The city needs bold policy to fix its worsening housing crisis — and a key zoning initiative pushed by the Adams administration isn’t enough to move the needle, according to Brooklyn Borough President Antonio Reynoso.
Mayor Eric Adams rolled out a wide-ranging plan in September, part of a citywide zoning revamp known as the “City of Yes,” that would make way for some 100,000 additional homes over 15 years. Adams described the plan — which involves offering density bonuses for affordable housing, easing office-to-residential conversions, and eliminating parking mandates — as ushering in a “new golden age of housing.”
Reynoso, who’s been discussed as a potential mayoral challenger to Adams in 2025, isn’t so sure.
“The ‘City of Yes’ should not be something that we’re applauding as a generational-changing thing,” Reynoso said at a policy breakfast hosted by the NYU Furman Center, while still acknowledging the plan as a positive step. “I think the problem we have is there’s no political will to do this stuff in an expansive way, and that we celebrate things like the ‘City of Yes’ like they’re bigger than they are.”
“Political will and boldness is not something that exists in the city of New York,” he said.
So, what would be truly bold, according to him?
For one, Reynoso said, the city should consider eliminating single-family zoning, which exists in neighborhoods like Forest Hills and Riverdale — a move that would almost certainly face staunch pushback from those and other communities. He plugged his comprehensive plan for Brooklyn and stressed the need to spread development more equitably across the city.
Black and brown communities “have done all the work” on housing, he said, while other Brooklyn neighborhoods like Bay Ridge, Sheepshead Bay and Midwood have done little.
That’s part of the aim behind the “City of Yes” effort as well, which seeks to make way for “a little more housing in every neighborhood,” as City Hall put it, rather than forcing certain areas to shoulder most of the burden.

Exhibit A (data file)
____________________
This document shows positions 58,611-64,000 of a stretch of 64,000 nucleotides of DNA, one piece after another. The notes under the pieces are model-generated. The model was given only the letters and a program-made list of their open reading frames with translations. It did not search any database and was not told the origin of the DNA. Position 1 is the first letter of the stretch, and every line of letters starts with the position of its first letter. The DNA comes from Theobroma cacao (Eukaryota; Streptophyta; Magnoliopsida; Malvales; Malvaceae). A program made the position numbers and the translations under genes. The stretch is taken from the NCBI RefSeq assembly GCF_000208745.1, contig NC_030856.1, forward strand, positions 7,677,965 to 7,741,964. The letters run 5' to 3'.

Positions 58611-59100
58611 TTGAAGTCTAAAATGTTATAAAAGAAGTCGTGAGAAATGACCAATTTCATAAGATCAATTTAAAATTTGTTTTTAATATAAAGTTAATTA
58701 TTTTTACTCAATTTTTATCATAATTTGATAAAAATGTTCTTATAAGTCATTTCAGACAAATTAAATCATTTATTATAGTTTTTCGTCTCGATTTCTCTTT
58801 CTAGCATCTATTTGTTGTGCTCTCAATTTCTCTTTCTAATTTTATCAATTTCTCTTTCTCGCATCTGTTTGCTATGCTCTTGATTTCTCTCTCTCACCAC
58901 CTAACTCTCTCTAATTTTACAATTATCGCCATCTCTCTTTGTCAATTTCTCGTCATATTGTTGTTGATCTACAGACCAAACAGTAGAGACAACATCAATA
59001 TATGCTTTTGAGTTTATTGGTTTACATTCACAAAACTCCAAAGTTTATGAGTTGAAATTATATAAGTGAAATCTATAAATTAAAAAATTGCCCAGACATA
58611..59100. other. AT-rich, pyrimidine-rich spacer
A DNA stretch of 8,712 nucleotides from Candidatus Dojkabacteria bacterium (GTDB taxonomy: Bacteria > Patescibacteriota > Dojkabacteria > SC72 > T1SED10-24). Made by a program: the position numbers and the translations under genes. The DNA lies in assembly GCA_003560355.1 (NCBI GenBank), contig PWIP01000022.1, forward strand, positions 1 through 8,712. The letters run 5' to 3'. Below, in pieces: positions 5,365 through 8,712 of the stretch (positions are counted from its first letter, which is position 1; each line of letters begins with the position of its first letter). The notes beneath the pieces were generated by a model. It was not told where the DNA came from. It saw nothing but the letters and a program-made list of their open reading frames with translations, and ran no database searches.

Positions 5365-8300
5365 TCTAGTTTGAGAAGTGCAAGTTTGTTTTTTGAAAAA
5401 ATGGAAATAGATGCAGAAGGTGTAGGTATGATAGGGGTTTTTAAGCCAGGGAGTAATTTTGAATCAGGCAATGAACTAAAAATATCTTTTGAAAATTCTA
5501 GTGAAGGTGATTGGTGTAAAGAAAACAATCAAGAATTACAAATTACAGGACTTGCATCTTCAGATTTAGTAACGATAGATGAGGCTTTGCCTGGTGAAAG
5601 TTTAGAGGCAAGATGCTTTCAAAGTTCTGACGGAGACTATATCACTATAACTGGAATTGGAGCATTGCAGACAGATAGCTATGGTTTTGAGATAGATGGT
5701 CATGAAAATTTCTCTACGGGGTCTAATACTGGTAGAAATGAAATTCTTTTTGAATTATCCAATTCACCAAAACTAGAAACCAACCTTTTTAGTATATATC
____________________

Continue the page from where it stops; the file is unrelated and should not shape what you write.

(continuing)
“We need to open up every part of this city to working people,” Adams said in a speech on the housing plan in September. “Decades from now New Yorkers will see this moment for what it is: a turning point away from exclusionary policies and outdated ideas and towards a brighter, bolder and more equitable future.”
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FEDS LOOKING AT ALLEGED DEVELOPER LIST — THE CITY’s Greg B. Smith: “As part of its probe into the Eric Adams campaign’s connections to Turkey, the FBI is looking into whether an internal list of property owners seeking approval of fire alarm systems, kept by the mayor’s office under both Bill de Blasio and Adams, allowed prominent real estate developers to cut the line for crucial inspections, THE CITY has learned.
“Those developers allegedly include the government of Turkey as it sought to open a new midtown Manhattan consulate with Adams’ assistance when he was Brooklyn Borough President, an interaction that is now under scrutiny as part of the federal probe. The so-called Deputy Mayor of Operations (DMO) List started in 2021 as a way to cut red tape that was supposed to benefit small businesses. Instead, it wound up favoring big-money developers, according to allegations made in a lawsuit by Joseph Jardin, formerly the FDNY’s chief of fire prevention.”
IBX FACES OLD MTA DILEMMA — Gothamist’s Clayton Guse and Stephen Nessen: “Gov. Kathy Hochul is getting a hard lesson on the MTA as she pushes her plan for a light rail Interborough Express between Bay Ridge, Brooklyn and Jackson Heights, Queens. During an open house meeting on the project last week, the deputy chief of staff for the MTA’s construction department let slip a sobering reality: ‘The MTA can’t in good conscience invest in new infrastructure without making sure that we have the funding in place to secure our existing system.’